For those who suffer from the travel bug, the Übersee-Museum is sure to offer plenty of ways in which to discover other countries, their natural habitats, people and cultures. Yet there also are topics where national borders, time or climate zones, language barriers, as well as other differences have long since lost their significance. Be it with positive or negative impacts, globalisation has people from all continents moving closer together – which can be seen in the exhibition “What makes the world go round”.
Here, seven different paths allow visitors to recognise global phenomena and reveal different coherences: Worldwide, communication, global economy, climate change, sex & gender, migration, time or human rights take on a central role. They are a chance and challenge at the same time. What has to be done to deal with these issues? In the exhibition, a number of “hands-on” stations invite visitors to conduct their own research, stimulating them to call their own roles and cultural points of view into question.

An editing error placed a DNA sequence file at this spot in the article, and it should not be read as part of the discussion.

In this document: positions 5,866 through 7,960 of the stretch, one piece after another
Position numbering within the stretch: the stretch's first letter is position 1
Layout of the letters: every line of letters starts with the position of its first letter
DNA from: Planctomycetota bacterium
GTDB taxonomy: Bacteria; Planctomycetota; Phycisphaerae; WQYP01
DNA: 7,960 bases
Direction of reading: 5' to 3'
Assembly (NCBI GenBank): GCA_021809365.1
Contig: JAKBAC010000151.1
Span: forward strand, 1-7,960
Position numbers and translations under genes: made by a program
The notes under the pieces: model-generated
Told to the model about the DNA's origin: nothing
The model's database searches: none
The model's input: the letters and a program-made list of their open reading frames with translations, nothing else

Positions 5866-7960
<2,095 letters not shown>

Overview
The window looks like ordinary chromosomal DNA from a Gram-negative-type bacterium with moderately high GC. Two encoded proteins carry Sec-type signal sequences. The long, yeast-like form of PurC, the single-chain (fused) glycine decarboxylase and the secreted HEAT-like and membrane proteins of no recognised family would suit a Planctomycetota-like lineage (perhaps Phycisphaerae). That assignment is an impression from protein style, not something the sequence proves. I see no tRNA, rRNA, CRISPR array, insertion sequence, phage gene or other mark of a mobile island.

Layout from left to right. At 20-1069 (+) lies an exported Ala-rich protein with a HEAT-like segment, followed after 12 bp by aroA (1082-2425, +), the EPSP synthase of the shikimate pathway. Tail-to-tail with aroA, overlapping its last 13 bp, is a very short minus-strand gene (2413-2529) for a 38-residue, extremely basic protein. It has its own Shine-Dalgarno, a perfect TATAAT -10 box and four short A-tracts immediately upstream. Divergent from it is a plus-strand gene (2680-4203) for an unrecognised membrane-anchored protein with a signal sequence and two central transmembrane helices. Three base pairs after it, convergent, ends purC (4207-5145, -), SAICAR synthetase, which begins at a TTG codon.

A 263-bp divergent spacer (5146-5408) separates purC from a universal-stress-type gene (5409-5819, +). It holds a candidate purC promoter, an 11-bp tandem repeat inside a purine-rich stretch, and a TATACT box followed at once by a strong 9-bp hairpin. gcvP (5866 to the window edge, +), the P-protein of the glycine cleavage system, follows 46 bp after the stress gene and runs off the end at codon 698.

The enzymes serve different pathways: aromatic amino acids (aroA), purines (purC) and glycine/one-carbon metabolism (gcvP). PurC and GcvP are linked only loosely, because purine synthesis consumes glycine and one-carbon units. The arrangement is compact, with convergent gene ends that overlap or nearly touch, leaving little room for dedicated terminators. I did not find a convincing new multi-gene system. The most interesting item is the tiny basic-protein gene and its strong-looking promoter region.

A free media guide is available for this exhibition. You can use it during your visit with free wifi in the museum or online:To the online mediaguide
Time: the annual rings in this slice of a coast redwood tree show an age of 2,333 years | CC BY-SA 4.0 Übersee-Museum Bremen, photo: Volker Beinhorn
Climate change: the polar bear loses its habitat | CC BY-SA 4.0 Übersee-Museum Bremen, photo: Volker Beinhorn
"What makes the world go round" - a look into the field of "Sex & Gender" | CC BY-SA 4.0 Übersee-Museum Bremen, photo: Volker Beinhorn
What does home mean? A look at the area of migration | CC BY-SA 4.0 Übersee-Museum Bremen, photo: Matthias Haase
How does communication work in different parts of the world? | CC BY-SA 4.0 Übersee-Museum Bremen, photo: Matthias Haase
Time: a giant tortoise can live up to 170 years | CC BY-SA 4.0 Übersee-Museum Bremen, photo: Matthias Haase
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